Tuesday, September 1, 2015

beforemario at Gamescom 2015 - part 1

About three weeks ago I returned home, tired but very satisfied, from a great experience. After exhibiting part of my collection at last year's Retro Game Event in Hilversum, The Netherlands, for an audience of about 3000 visitors, this year I had the opportunity to exhibit at the biggest video game stage in the world: Gamescom.

For those of you who don't know, Gamescom is a video game trade show that is held annually in Cologne, Germany. It is the premiere video game show in Europe and the world's largest gaming event, measured by exhibition space and number of visitors: with 345,000 visitors, more than 6,000 journalists and 700 exhibitors!

And this year, beforemario was one of the exhibitors!

badge worn with pride

The number of visitors to Gamesom is truly staggering; a sea of people that overflow the Koelnmesse for five long days. This year the event ran from the morning of Wednesday August 5 to the evening of Sunday August 9.

South gate, one of four entrances

The Koelnmesse is a huge conference center, with eleven large halls, some of which even have two levels. Gamescom occupies all halls.


All developers and publishers of PC, console, handheld and mobile games from around the world show their latest wares, with many as yet unreleased games on display and playable for the first time. People queue for hours to play a single new game for only a handful of minutes.

The booths are lavish affairs with zillions of screens, flashing lights and thumping music. Not the kind of place for people with sensitive senses.

Saturday, June 13, 2015

Rare photos of Nintendo's playing card factory in the 1950s

In the previous post about my recent get together with Isao Yamazaki in Tokyo, I mentioned that Isao showed me some vintage photos taken at Nintendo's playing card factory. In this post we will take a closer look at these special glimpses into Nintendo's past.

Although I am not sure about the exact date these pictures were taken, I believe they are from the 1950s, possibly early 1960s.


The first three pictures below show the various steps of the production of Hanafuda cards. Hanafuda are the traditional Japanese playing cards that Nintendo started producing as their first product in 1889.


Since those early days, when the cards were made completely by hand in a small workshop, the production process has come a long way. At the time these pictures were taken, the cards were mass produced in a semi-automated factory, with machines supporting the multiple manual steps carried out by a large army of women and a handful of men operating the larger machines.

Friday, June 12, 2015

Two Nintendo enthusiasts meet in Tokyo

One of the highlights of my recent trip to japan was spending an afternoon in the company of Isao Yamazaki. Isao is one of the biggest and most knowledgeable Nintendo collectors in the world. In Japan he is considered a top expert on the history of Nintendo. And Japan being Nintendo's home turf, that is saying something.

Together with my daughter Loes, who accompanied me on this Japanese trip, I met up with Isao at Nakano station in Tokyo. We were joined by the friendly miss Tanaka, who acted as interpreter.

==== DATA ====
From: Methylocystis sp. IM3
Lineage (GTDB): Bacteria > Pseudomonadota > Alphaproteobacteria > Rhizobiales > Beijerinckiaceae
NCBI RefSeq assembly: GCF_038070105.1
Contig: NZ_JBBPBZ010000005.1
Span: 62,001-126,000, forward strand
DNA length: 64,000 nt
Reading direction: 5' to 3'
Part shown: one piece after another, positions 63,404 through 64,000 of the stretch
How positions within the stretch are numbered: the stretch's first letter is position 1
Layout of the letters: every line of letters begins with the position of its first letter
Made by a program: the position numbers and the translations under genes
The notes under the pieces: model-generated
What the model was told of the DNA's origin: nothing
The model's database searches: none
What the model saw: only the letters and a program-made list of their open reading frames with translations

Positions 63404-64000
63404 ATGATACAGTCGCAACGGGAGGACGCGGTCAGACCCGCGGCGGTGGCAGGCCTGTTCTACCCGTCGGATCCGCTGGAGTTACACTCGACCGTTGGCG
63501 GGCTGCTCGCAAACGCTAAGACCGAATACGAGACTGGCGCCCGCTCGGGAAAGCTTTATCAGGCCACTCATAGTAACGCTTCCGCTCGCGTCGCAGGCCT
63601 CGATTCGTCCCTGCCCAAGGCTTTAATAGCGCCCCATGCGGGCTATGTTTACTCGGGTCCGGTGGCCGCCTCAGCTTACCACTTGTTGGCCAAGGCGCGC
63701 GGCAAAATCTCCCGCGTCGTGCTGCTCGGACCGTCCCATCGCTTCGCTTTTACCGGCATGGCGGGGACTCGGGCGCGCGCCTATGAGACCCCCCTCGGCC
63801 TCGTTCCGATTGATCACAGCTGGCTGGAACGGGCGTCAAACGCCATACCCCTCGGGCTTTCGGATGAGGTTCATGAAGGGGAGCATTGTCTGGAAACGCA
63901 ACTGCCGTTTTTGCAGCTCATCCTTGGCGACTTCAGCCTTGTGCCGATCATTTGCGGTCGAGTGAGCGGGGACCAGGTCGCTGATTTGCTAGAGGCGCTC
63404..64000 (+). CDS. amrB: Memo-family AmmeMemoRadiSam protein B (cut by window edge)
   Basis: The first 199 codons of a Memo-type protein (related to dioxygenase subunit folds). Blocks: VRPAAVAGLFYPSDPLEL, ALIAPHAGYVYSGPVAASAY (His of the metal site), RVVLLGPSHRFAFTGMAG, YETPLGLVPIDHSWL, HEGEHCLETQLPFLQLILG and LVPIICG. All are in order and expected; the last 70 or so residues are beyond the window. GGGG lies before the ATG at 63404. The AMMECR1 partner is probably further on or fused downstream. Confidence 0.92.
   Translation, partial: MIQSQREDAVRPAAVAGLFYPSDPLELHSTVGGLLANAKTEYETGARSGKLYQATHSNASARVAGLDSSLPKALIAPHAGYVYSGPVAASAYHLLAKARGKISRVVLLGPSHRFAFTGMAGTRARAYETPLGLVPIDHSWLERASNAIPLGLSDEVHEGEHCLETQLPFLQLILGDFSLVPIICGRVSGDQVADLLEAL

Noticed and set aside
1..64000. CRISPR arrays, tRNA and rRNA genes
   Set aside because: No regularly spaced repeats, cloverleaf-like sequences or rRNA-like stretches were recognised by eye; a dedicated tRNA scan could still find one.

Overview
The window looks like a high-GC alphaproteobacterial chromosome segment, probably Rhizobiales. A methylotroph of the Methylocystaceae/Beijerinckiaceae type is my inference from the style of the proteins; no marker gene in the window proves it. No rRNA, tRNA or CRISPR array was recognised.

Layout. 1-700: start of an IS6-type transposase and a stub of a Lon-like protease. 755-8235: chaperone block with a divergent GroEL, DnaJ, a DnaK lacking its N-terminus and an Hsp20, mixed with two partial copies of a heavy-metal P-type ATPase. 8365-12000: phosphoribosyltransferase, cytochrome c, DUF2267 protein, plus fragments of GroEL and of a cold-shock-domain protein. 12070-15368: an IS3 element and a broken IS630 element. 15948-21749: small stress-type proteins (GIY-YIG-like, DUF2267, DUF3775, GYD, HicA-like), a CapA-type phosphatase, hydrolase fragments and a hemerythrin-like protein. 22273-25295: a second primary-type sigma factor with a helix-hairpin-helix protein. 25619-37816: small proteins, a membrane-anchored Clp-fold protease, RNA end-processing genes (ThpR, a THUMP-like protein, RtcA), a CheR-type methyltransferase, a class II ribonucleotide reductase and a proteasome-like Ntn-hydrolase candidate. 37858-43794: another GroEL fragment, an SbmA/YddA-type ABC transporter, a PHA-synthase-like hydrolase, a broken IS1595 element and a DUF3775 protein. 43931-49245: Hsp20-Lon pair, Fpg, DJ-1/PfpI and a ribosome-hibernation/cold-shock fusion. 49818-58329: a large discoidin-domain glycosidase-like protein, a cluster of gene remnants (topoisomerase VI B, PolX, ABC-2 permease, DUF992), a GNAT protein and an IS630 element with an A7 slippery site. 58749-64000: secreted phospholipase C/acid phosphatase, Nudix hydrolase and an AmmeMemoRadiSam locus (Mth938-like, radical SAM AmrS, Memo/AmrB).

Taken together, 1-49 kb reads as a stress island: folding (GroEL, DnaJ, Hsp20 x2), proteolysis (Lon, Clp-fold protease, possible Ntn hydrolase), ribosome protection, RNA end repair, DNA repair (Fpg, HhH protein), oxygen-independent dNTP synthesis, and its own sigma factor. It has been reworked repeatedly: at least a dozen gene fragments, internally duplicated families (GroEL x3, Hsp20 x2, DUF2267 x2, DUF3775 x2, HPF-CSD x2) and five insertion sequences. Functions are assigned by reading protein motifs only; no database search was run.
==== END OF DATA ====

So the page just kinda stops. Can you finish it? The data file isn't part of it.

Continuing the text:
Although Isao and I have been in contact for many years already, this was only the second time we met in person. The first time was two years ago, in May 2013, when I had the pleasure of meeting up at the same time with Isao and Florent Gorges, another Nintendo chronicler.

Isao-san flanked by my daughter Loes and me in Tokyo (April 2015)

Since then, Isao and I both published books on Nintendo's history. So you can imagine there was a lot of catching up to do!

By the way, Isao's book can be ordered from Amazon Japan. Information on my book can be found here.

Isao-san holding his own book and mine

We went for lunch in a soba restaurant near Nakona station.

Before we ordered lunch, we looked at some interesting documents that Isao had brought along, including Nintendo's recently published 2015 company guide, which is richly illustrated with images from Nintendo's 125 year history, many of which we had not seen prior.

Saturday, May 16, 2015

Nintendo's birthplace in Kyōto

When visiting Japan a few weeks ago, I took a walk past Nintendo's place of birth in Kyōto, where the company still holds an office at the site where it was established in 1889.

Nintendo means a lot to me, even so much that it inspired me to write a book about its history. Although my visit was limited to the exterior of the building (alas), it is nice to get a feel for the type of neighborhood that the company started in. With some imagination, you can picture in your mind the early days of the playing card business from over a hundred years ago.

Author meets subject

The Nintendo building is situated along Shōmen-dōri (正面通り) [Google map link here] on the eastern part of Kyōto, just west of the famous historical area Gion.

Shōmen-dōri means 'front street', named so because it was the street in front of the Hōkō-ji (方広寺), one of the important temples established in Kyōto in the 16th century. The Hōkō-ji housed Kyōto's great Buddha statue, before this was destroyed, a few times actually, in an earthquake and some fires.

Shōmen-dōri runs west-to-east through the city for about four kilometers, starting near the Tambaguchi Station (丹波口駅) and ending at the Hōkō-ji.


Nintendo was established by Fujisarō Yamauchi as a Hanafuda (flower cards) selling shop and workplace at Shōmen-dōri in the Ohashi area of Kyōto, on September 23 in 1889.


This promotional card from around 1915 lists the Shōmen-dōri address for 'Yamauchi Nintendo' (山内任天堂), the name the company used at the time (written right-to-left in Japanese). This would remain the headquarter address well into the 1950s.